Rakesh says

I was trying to demonstrate that a process or product met a desired measurable output with 95% confidence/ 95% reliability, what would be the minimum Cpk (for 1-sided spec) required for a sample size of 10 to demonstrate that level of confidence/reliability?

Fred Schenkelberg says

Hi Rakesh, I’m not sure I fully understand the question. A demonstration of a specific confidence and reliability would typically require more than 10 samples unless the variance of the items measured is very small. If using a success test (i.e. no failures allowed) design you would need 59 samples for the demonstration and the testing would require replication a full lifetime of stress on the unit.

The Cpk, as you know is a ratio of specification and variation – it is useful to determine if something is in spec or not and what proportion are expected to be outside the specifications.

Now I suppose you could set the specification as a minimum reliability performance figure – and measure the variability of the time to failure for the 10 samples. This may illuminate what proportion are expected to be inside the spec (reliable enough)… yet, why not just run the ten samples to failure and estimate the time to failure distribution from that data. In order to get enough information of the approach you’re outlining, you’d need a lot of time to failure information to assess the variability.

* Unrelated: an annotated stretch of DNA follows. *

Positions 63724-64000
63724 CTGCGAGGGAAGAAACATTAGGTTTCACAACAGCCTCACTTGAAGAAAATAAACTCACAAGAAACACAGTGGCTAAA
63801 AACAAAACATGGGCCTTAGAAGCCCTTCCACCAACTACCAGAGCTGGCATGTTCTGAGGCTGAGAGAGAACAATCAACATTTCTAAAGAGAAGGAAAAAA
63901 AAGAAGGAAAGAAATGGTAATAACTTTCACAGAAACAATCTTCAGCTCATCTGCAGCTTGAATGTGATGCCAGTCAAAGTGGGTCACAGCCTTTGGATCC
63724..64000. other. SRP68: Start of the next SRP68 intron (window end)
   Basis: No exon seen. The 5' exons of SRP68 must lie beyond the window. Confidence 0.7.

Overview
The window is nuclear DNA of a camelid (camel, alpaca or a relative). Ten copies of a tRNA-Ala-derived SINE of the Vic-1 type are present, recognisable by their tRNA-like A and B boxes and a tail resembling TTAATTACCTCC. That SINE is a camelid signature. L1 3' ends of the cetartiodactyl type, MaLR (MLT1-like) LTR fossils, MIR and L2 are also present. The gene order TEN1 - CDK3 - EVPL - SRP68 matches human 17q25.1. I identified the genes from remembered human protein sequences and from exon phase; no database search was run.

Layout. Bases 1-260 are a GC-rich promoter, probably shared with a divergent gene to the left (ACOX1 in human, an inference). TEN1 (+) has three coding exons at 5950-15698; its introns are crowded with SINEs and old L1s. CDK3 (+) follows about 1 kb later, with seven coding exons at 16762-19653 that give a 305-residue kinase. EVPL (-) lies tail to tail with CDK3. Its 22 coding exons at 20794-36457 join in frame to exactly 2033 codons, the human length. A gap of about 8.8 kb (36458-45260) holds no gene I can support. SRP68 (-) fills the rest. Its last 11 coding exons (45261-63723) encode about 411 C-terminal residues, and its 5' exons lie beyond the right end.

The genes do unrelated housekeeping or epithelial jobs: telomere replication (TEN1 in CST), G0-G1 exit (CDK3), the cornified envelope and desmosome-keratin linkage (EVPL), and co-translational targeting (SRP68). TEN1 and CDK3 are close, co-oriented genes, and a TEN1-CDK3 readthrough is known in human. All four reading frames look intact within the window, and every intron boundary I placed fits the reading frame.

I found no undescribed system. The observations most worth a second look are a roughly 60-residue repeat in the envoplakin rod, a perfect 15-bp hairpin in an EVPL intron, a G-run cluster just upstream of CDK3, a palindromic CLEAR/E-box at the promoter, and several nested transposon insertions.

I may have missed understanding the question, so not sure if my response is helpful or not.

Cheers,

Fred

Dennis Craggs says

Hi Rakesh,

Fred is correct in that 59 samples are required for a test to bogy without failure.

However, this is a multivariate distribution analysis problem. You are interested in defining an interval that contains 95% of the population with 95% confidence. I call this a P95/C90 with 10 samples. The (continuous random) variables are the sample mean and sample standard deviation. The distribution should follow a Hotelling’s T-square.

I checked on line and found an article on confidence intervals on Cpk. I haven’t reviewed the article, but you may find it useful. To find the article, copy and paste this path into your browser search window

https://ncss-wpengine.netdna-ssl.com/wp-content/themes/ncss/pdf/Procedures/PASS/Confidence_Intervals_for_Cpk.pdf